Is America’s once great Jam Band only grateful for the cash? Jerry really is dead, man.
I was at one of the The Grateful Dead’s last shows, when the spirit that embodied the band’s live concerts seemed to die. It was in Highgate, Vt. in the summer of 1995, about seven weeks Jerry Garcia before passed away from heart failure at a rehab facility in California.
It turned out to be the first and only Dead show I would attend. I was a sophomore in college, and a friend and I trekked from school in the White Mountains to a small town on the Vermont/Canadian border. We spent two nights camping in one of the parking lots that surrounded the outdoor venue, engaging in the various recreations that accompanied Grateful Dead shows.
On the day of the show, however, the climate changed, and turmoil seemed to simmer throughout the crowd. It was something palpable. Tensions came to a head while Bob Dylan was opening, when a bunch of my fellow flannel-clad Gen X numb-nuts without tickets rushed the fence and tore it down, an act of aggression pretty much unprecedented in the pacifistic Dead community since the band left Altamont.
Jerry was very off that day in Highgate, missing chords changes and mumbling through forgotten lyrics. He looked old and frail and, at age 53, finished.
The violence and frustration continued through The Dead’s next couple of shows. The band cancelled dates when similar unrest ensued in shows in New Jersey. Finally, on July 9, 1995, Jerry Garcia and The Grateful Dead played their final show at Soldier Field in Chicago. Jerry playing such a soulful version of “So Many Roads” that it instantly became lore.
On Aug. 9, 1995, Jerry Garcia died, and with his passing, The Grateful Dead, as a band, reverently retired.
For years, errant Deadheads searched for something to replace the band in their lives, and arguably the closest anyone came to recreating the light-hearted and debauched milieu of a Dead show was the Vermont jam-band Phish, a bunch of music students headed by Trey Antastasio, a nerdy guitarist with unquestionable chops.
Still, no band would ever fully step in the large shoes left by The Grateful Dead, and the Dead was left to live on through various bootlegs of their shows, in the thoughts and memories and reveries of their fans worldwide. Without Jerry Garcia, however, there is no Grateful Dead. As drummer Bill Kreutzmann said in a 2012 interview with Rolling Stone, “The Grateful Dead without Jerry Garcia was like the Miles Davis Band without Miles Davis.”
Not so fast, I guess.
News came out this week that The Grateful Dead will reunite this summer in Chicago for three shows, under the original name (the remaining members have formed multiple bands under various monikers in the past two decades) with Anastasio standing in Garcia’s spot.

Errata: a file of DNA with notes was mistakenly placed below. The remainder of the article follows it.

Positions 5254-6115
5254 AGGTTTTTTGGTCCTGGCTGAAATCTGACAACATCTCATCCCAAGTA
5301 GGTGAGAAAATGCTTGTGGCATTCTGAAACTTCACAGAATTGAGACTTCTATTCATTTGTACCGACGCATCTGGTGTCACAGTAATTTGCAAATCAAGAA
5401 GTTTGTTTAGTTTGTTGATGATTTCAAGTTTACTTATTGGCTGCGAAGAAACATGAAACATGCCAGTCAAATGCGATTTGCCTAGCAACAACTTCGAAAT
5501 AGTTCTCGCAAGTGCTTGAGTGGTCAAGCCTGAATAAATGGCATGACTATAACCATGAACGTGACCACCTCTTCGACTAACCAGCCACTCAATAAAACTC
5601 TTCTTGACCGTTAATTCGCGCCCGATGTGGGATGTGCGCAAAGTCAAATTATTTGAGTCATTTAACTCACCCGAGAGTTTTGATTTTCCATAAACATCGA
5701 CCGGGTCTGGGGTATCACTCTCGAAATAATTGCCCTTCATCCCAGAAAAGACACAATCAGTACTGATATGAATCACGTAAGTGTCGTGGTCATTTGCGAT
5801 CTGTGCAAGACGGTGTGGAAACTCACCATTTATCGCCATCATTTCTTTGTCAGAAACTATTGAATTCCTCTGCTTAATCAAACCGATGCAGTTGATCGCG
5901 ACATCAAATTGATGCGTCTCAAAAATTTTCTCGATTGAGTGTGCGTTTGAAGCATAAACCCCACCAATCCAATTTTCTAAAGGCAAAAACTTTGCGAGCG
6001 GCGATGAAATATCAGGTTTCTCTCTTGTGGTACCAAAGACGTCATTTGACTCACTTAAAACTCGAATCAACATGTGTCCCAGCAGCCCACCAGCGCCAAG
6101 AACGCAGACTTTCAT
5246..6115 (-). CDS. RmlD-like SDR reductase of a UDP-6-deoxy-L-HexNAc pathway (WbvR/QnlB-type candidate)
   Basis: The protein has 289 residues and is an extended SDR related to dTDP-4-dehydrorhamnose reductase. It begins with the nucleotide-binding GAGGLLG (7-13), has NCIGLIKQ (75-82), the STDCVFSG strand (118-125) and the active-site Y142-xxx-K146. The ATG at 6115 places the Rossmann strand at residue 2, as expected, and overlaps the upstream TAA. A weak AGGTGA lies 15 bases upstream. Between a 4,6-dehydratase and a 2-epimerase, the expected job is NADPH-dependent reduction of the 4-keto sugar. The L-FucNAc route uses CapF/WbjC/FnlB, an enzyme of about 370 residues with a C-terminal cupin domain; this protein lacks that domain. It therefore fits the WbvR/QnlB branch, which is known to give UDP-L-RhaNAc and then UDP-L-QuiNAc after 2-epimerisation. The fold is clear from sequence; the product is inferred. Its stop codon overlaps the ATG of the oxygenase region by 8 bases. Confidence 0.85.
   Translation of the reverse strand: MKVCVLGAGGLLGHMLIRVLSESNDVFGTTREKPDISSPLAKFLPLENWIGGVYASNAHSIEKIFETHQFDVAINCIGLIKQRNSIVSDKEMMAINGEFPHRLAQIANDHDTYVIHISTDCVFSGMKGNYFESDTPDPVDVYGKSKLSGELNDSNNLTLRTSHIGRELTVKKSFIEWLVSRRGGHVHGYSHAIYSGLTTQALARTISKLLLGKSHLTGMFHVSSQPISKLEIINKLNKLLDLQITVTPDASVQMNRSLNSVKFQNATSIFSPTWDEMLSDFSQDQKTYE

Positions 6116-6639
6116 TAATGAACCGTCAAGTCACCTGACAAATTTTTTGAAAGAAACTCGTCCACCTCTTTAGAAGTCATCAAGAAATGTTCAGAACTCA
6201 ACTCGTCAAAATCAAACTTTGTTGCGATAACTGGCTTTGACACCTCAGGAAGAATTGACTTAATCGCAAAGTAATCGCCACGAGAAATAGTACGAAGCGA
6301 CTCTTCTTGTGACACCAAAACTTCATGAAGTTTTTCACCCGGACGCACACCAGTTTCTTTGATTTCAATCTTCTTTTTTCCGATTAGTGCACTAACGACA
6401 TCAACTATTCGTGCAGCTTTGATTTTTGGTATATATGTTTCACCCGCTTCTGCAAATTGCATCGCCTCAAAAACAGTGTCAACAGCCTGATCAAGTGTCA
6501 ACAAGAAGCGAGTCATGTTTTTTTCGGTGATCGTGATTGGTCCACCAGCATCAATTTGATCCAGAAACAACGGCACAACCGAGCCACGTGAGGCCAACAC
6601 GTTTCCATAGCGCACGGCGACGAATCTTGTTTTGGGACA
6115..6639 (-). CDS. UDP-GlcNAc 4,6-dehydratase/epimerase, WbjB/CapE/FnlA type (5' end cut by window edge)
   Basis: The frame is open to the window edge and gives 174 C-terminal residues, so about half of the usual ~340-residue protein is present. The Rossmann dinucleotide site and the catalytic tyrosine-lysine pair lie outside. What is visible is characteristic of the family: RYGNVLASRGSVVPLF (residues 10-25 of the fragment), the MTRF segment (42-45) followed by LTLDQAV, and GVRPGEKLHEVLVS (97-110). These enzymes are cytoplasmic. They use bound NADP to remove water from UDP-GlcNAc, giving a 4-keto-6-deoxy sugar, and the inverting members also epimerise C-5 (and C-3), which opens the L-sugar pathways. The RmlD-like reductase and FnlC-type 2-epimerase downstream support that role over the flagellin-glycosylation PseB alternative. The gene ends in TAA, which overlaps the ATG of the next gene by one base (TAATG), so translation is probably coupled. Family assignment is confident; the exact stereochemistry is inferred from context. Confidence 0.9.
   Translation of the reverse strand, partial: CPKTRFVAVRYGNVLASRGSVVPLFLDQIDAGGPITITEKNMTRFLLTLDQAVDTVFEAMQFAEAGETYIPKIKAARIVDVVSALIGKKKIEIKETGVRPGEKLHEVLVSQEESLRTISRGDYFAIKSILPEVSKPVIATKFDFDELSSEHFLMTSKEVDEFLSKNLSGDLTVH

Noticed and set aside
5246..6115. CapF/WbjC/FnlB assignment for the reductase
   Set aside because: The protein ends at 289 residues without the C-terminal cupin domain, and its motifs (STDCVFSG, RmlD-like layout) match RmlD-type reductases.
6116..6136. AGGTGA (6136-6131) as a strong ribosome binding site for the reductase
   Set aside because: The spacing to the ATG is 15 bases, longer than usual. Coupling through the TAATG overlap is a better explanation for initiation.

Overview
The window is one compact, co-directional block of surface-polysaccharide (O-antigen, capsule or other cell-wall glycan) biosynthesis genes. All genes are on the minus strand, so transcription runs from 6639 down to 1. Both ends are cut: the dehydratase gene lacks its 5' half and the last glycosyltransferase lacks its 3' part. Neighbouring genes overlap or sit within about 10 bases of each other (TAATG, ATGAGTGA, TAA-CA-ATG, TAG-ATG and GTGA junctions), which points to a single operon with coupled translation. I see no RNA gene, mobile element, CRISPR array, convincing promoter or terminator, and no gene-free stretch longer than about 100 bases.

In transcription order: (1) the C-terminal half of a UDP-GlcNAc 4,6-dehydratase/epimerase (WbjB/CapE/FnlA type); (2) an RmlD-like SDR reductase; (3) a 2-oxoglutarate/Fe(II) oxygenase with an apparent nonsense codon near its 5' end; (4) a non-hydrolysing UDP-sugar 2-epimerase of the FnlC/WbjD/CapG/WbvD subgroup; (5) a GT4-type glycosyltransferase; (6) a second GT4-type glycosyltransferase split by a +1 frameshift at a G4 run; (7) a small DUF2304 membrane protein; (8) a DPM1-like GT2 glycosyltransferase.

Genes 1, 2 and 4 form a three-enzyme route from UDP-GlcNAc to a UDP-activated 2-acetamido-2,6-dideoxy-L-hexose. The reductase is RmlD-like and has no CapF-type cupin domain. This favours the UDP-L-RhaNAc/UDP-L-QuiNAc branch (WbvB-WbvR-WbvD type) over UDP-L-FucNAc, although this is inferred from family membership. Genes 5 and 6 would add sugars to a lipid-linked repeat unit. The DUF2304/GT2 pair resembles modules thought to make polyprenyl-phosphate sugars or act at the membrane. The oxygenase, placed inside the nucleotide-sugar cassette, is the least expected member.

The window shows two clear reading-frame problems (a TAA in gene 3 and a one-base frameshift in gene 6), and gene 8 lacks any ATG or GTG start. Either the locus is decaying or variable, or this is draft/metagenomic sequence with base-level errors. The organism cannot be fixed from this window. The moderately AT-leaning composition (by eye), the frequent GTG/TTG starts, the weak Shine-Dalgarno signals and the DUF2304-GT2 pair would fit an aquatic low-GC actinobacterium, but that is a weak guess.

The Grateful Dead is celebrating their 50th Anniversary and “giving closure” to the band and the members of their community—which is fine. However, the whole thing reeks of a final cash-grab and flies, antithetically, in the face of everything the band is supposed to represent—although they’ve always been savvy self-marketers.
I cannot, obviously, project what tickets to these shows will eventually end up costing, but right now, after a quick web search, they’re selling for $352 to $2867. Who will be able to afford these seats other than affluent former pseudo-hippies and their privileged kids driving to Illinois from various private schools throughout the land?
The one thing I’ve always admired about The Dead was the fact that the music was never commoditized. Sure, bands need to make a living and the Dead’s marketing, as aforementioned, was ahead of its time, still the Dead never horded their music. In fact, any Dead fan over 35 years-old probably remembers buying sleeves of blank cassette tapes and trading bootlegs with friends, carefully trying to scribble the set-lists on the cassette sheaves in tiny letters.
In addition, The Dead without Jerry feels flat-wrong. I’m sure there will be a number of maudlin tributes in these three shows, but it seems that his legacy should remain untouched. If the remaining members, who continue to compile fortunes in merchandising, truly want to preserve the memory of their friend, find another way but, please, don’t take the stage under that name. Everything about it feels itchy.
When I want to remember The Grateful Dead, I listen to the band’s best shows from the 70s and early-80s. Sometimes, I’ll even play the video of Jerry singing “So Many Roads” in his final show. It really feels as if he knew that would be the band’s last show. And—to me and, I assume, many other fans irked by this latest announcement—it was.
By Nathan Graz
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Photo: Flickr/Joan Sorolla